Three years on from the Grenfell Tower fire


On 14 June 2017, a fire in a faulty fridge freezer in a single flat turned into a devastating blaze that killed 72 people and destroyed Grenfell Tower. At the time I was living in South London, and I vividly remember watching from my flat as the news unfolded. 

I couldn’t believe this was happening just the other side of London. It was heartbreaking. The fire itself, the lives that were lost, the individual stories that slowly emerged. The images of exhausted fire officers. The thought of people trapped by the flames, faithfully following the ‘stay put’ advice, waiting for a rescue that never came.

And it made me so angry. The unnecessary deaths and suffering, the failures that had allowed the tragedy to happen, the inadequate response of politicians and services in the days and weeks that followed. It encapsulated why politics matters – in this case, literally a case of life and death – and the ways it too often falls short. It reinforced my fundamental belief in the strength and ability of communities, a strength we always see at times of crisis. As an aspiring politician, but also simply as a human being, I try to carry the lessons of Grenfell with me. 

Everybody’s voice matters

Tenants had been raising concerns about the risks for years. But they were met with indifference, even harrassment. The company managing the building didn’t listen, and nor did the local council. Without a strong local media or interested MP really taking this issue on, there was no one to make them listen. The most important skill for any leader – whether politicians, public sector or community leaders – is being willing to listen.

We need to push power out to the most local level

The local council failed residents in the immediate aftermath of the fire too, unable to respond quickly or adequately to what people needed. Survivors needed somewhere to live, they needed food, drink, clothing, and cash. And they needed those things immediately. But for days, the local council and its leaders were invisible.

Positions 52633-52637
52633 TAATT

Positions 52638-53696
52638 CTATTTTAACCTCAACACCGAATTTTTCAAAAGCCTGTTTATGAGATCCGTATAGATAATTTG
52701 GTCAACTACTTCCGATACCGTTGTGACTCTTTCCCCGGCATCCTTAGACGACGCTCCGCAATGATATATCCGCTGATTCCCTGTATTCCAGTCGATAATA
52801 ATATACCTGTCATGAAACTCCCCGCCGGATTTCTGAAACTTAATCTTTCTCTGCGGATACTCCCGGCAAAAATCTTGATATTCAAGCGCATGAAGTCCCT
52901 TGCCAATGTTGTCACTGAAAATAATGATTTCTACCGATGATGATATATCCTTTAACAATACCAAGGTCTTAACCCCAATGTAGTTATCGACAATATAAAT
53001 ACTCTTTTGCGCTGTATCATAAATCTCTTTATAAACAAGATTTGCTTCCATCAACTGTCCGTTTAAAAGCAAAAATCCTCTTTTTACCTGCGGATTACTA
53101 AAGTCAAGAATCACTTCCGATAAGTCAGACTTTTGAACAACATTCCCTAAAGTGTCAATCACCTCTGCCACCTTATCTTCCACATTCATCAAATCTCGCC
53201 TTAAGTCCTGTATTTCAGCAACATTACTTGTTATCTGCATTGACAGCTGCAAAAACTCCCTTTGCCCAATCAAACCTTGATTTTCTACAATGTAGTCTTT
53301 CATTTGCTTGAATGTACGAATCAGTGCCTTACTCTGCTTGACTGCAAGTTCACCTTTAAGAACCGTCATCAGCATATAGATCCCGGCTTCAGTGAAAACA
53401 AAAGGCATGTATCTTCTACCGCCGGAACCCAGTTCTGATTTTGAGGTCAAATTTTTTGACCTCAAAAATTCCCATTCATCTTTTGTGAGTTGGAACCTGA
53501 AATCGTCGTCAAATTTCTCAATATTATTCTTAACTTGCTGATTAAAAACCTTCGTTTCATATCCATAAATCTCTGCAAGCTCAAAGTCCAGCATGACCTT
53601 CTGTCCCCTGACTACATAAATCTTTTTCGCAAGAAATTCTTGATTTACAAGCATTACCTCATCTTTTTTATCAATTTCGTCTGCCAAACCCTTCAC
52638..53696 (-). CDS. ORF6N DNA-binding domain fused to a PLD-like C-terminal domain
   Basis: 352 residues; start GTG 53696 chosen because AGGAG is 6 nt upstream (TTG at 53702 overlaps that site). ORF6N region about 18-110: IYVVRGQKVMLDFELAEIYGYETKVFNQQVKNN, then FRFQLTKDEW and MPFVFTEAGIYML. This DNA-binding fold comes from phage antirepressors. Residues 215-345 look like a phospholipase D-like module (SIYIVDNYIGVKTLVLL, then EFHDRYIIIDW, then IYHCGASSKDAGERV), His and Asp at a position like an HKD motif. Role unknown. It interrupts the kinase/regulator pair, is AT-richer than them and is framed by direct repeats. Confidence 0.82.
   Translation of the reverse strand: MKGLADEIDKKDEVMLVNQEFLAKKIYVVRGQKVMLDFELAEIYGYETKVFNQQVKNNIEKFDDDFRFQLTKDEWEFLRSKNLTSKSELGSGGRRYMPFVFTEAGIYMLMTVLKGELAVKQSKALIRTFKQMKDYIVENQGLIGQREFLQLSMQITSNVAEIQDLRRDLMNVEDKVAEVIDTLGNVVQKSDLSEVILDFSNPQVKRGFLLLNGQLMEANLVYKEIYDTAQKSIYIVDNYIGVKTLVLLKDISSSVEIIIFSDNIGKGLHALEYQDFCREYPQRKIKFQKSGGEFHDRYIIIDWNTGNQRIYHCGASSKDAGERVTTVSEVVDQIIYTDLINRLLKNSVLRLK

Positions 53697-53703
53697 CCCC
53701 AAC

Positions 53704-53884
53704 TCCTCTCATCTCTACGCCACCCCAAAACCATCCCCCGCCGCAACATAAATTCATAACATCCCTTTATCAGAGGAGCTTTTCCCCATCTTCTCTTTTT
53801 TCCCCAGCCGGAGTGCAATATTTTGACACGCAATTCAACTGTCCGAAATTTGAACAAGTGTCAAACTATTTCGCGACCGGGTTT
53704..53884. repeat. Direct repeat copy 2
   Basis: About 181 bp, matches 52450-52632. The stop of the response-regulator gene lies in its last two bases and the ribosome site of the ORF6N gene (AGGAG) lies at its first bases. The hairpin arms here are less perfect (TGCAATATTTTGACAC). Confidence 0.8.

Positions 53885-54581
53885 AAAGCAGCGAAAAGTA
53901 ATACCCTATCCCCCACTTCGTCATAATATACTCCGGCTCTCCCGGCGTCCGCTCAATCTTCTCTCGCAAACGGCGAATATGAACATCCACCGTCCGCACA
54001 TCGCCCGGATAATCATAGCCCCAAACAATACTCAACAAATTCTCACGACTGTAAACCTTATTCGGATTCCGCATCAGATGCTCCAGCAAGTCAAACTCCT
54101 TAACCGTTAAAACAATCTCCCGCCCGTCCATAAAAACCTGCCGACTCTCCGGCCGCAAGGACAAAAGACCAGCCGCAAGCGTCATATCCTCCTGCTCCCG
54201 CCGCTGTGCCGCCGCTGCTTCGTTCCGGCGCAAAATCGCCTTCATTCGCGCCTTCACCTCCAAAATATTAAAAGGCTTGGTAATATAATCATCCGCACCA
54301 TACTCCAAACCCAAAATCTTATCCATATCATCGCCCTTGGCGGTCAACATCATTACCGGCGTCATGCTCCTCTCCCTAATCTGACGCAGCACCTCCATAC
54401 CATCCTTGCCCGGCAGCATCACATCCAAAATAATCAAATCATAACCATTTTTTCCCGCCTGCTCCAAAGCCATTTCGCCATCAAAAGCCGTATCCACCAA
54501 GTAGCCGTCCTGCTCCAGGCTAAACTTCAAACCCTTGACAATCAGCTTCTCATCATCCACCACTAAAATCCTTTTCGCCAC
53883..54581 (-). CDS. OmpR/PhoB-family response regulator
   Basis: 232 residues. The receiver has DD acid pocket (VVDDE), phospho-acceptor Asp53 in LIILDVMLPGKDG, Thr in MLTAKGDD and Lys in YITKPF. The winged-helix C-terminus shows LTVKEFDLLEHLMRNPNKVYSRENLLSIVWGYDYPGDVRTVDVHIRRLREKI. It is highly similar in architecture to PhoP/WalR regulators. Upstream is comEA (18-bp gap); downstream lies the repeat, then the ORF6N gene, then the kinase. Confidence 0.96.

Local residents, community and faith organisations stepped into the gap, as they so often do. There was a huge public response to the tragedy, the natural human urge to help, and donations flooded in. But they took too long to get where they were needed. The big charities faced similar challenges to the council – reacting too slowly, being too distant. It was those organisations already on the ground, who knew the community, who just got on doing what was needed in the moment.

Being a leader means showing up, and it means being human

Theresa May was widely criticized for not meeting with survivors and local residents during her private visit two days after the fire. We’ve seen in the responses of Barack Obama and Jacinda Ardern to national tragedies elsewhere, that acknowledging emotion, showing a human side is part of the role of a leader. The Queen gets this, as she showed at Grenfell and again more recently in her speeches to the nation during the pandemic. Jeremy Corbyn, for all his faults, got this. Boris Johnson does not.

‘Never again’ has to mean something  

Whether it is Grenfell Tower or George Floyd, it is easy to say ‘never again’. And we mean it, in the moment. But the moment passes, and political and media attention moves on. What then?

A fire at Lakanal house in South London in 2009 killed six people, in circumstances very similar to Grenfell. A public inquiry took place, but its recommendations were never carried out. Three years after Grenfell, there are still thousands of blocks with unsafe cladding.  

The inquiry into the Grenfell Tower fire is ongoing. An inquiry into the coronavirus response feels inevitable. Both are important, vital even – but official inquiries always come too late for the victims and their families. We shouldn’t wait to make sensible changes now. And when the inquiries do report, we must not let their lessons go unheeded. 

Remembering Grenfell

If you hear church bells ringing at 6pm tonight, they are ringing for Grenfell. A multi-faith remembrance event is being held online. Cornwall Hugs Grenfell has shared this message. And later tonight the Grippers will join homes across the country ‘going green’ for Grenfell and remembering that dreadful night.  


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